Pet Sitters, Boarding & Day Care
Dogs need exercise and entertainment or they go stir crazy!
Why would pet sitters be listed under "Behavior Solutions"? Unwanted behavior is often a symptom when don't get enough mental and physical stimulation and exercise. When a long work week drags on, your dog may take out his boredom and pent up energy on your furniture, for lack of any better entertainment. A trusted pet sitter can make a huge difference for dogs suffering from separation anxiety awhile making a successful transition to being able to feel safe alone.
Whether you are house training that new puppy or keeping that wild adolescent exercised, a caring and knowledgeable person who will stop by for a potty break or a walk in the middle of the day can be a lifesaver. Some will take your dog and care for them at their own home - a great option to leaving them in a boarding kennel when you go on vacation.
Choosing a Pet Sitter or Dog Walker
Pet sitters do much more than provide your pet with food and water while you're away from home. A good pet sitter also spends quality time with your pet, gives him exercise, and knows how to tell if your pet needs veterinary attention. But just because someone advertises themselves as a pet sitter or dog walker doesn't mean they are qualified to do the job. Interview them carefully. Ask other pet owners, your vet, your trainer who they recommend. There are good and bad ones out there. Don't trust your pet to just anyone. Just because the place looks good on the outside, doesn't mean it's the best place for your best friend.
Having a pet sitter come to your home is a nice alternative to a boarding kennel when you travel and can't take your pet along. Your pets get to stay in the comfort of their own home. While your pet relaxes in his own familiar surroundings, you have the benefit of having lights turned on and off and the mail brought in. Need a suggestion? Ask us!
Make reservations early - the good ones get booked quickly!
Boarding & Day Care
When it comes to leaving your dog in the hands of someone else, whether it is your neighbor, a trusted family member, or handing your leash to someone at a boarding, training or day care facility, the first thing you want to know for sure is, will your dog be handled with the same care and kindness that you would? Is their training philosophy in line with yours? Will your dog's experience there be positive or traumatic? If there is trouble in the play room, how will it be handled? What if play gets too rough? Will human eyes be on the dogs 100% of the time so an experienced staff member can intervene before things go poorly?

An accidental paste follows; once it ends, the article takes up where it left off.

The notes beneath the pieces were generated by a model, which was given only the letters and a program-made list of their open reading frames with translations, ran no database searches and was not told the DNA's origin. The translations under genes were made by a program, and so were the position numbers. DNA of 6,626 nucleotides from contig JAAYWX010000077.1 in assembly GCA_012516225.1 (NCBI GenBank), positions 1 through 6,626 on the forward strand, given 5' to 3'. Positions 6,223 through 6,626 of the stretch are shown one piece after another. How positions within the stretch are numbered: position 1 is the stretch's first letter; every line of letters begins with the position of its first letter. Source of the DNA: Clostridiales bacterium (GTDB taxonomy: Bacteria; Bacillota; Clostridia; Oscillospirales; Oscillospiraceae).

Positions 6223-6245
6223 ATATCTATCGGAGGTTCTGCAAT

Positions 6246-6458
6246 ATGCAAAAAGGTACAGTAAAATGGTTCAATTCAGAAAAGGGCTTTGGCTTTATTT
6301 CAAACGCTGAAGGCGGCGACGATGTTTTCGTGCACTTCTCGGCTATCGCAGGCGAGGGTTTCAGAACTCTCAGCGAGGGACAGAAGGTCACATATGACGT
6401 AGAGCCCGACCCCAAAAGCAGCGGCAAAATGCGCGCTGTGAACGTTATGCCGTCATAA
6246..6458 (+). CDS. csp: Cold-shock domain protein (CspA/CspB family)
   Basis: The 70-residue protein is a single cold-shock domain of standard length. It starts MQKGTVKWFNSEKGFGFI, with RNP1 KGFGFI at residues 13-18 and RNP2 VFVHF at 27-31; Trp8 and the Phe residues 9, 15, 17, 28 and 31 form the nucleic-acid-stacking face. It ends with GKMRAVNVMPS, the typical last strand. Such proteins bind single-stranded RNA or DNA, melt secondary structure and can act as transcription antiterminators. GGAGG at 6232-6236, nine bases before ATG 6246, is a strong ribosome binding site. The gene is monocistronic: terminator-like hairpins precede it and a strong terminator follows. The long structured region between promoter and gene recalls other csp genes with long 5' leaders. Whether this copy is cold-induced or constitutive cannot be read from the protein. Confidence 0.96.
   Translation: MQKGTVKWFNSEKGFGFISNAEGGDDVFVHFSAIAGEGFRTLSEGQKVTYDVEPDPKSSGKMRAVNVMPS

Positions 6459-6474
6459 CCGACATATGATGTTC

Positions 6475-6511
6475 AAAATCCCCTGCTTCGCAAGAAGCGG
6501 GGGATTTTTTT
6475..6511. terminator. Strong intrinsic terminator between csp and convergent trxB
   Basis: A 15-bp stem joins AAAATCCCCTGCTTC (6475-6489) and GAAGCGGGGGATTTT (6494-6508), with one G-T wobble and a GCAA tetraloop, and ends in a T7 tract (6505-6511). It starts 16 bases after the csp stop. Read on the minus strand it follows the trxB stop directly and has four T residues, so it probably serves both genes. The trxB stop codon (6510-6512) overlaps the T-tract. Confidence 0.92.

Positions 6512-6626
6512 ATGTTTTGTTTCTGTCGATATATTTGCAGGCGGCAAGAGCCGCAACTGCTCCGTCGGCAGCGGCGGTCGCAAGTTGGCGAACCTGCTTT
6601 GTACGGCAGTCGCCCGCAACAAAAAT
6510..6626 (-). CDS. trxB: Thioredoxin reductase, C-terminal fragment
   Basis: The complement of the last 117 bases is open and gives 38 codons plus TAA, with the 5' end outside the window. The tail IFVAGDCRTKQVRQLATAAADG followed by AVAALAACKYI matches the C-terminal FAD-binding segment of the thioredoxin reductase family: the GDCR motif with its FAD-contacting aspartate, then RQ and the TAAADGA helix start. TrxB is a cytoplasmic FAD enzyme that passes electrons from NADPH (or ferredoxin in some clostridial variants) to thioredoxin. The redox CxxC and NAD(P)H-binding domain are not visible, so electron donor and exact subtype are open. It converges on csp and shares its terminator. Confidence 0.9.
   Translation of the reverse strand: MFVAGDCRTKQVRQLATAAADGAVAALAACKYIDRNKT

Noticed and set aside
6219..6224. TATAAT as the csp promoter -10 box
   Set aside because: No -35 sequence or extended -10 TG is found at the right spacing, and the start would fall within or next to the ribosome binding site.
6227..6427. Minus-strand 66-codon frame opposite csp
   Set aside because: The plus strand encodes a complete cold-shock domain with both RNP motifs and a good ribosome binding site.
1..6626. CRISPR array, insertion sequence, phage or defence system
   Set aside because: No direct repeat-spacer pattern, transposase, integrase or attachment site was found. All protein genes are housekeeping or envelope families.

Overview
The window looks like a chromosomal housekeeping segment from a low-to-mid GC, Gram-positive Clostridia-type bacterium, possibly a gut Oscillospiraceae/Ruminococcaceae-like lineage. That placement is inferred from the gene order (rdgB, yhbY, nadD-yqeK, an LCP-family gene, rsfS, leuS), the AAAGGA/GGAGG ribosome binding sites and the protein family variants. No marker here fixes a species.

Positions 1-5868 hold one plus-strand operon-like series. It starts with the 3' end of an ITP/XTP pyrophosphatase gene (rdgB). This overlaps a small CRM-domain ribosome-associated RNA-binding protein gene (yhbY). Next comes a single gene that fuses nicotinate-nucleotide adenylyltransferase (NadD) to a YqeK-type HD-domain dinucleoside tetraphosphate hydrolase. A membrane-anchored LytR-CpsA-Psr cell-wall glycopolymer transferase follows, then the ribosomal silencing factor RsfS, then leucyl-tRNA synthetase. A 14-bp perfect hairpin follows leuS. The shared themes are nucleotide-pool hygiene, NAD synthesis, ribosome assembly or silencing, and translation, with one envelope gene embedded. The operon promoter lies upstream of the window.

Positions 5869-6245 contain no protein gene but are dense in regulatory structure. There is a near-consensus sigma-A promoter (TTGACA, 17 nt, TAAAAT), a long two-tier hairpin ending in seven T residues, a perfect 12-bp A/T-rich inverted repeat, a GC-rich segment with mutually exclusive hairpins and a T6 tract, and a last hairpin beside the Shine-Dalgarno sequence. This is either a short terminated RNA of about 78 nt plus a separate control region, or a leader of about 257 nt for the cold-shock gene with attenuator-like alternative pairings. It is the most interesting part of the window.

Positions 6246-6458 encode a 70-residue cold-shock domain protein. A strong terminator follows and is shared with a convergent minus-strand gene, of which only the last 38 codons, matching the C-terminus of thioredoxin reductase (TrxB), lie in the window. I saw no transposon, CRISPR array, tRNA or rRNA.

Are the dogs matched with appropriate playmates?
Are small dogs separated from large dogs? Are shy dogs separated from the party animals? Are dogs screened carefully for appropriateness? Not all dogs are right for Day Care or the Dog Park. If the answer to that question is, "no problem, we can fix anything" go somewhere else. There are dogs there your dog should not be interacting with.
What screening is provided? Does the day care do their very best to ensure that only appropriate dogs are admitted?
Where do the dogs toilet? If the answer is "wherever they happen to be at the time" you must ask yourself, how will that effect your house training?
What will they learn while there? How to play nicely and have good manners with other dogs? Or how to get bullied or become a bully? Will they learn how to bark their heads off in high arousal which will carry over into their response to every dog they see?
Is there quiet time so dogs can rest?
Can you drop by any time to see the facility? Can you hang around and watch? If not, why not?
Are there cameras so you can watch from work?
How does your dog act AFTER his day at day care? Is he relaxed and satisfied from a good, healthy romp and hanging out with his friends? Or is he flat out exhausted from too much high arousal and stress? Is he irritable? Clingy? Or is he glad to see you, but contented and happy?
Is he better behaved, or worse? Has your quiet dog become a barking fool? How does he behave toward other dogs following his stay? More frustrated, more excited, more wary? Is he suddenly worried about certain sizes or colors or breeds of dogs? Is he worried about people when he wasn't before?
How does your dog smell when he comes home? Urine stench is not "normal" perfume from a day at day care. Any injuries? Accidents happen, but if the answer is "we don't know, we didn't see it" then that very well might be a red flag.
When you go back for another visit, does he bound out of the car, ready to go in? Does he seem reluctant, or worse, balk? If your dog says he doesn't want to go in, take him home. Perhaps a pet sitter or dog walker who can come to his house to play when he can't play with you would make him happier!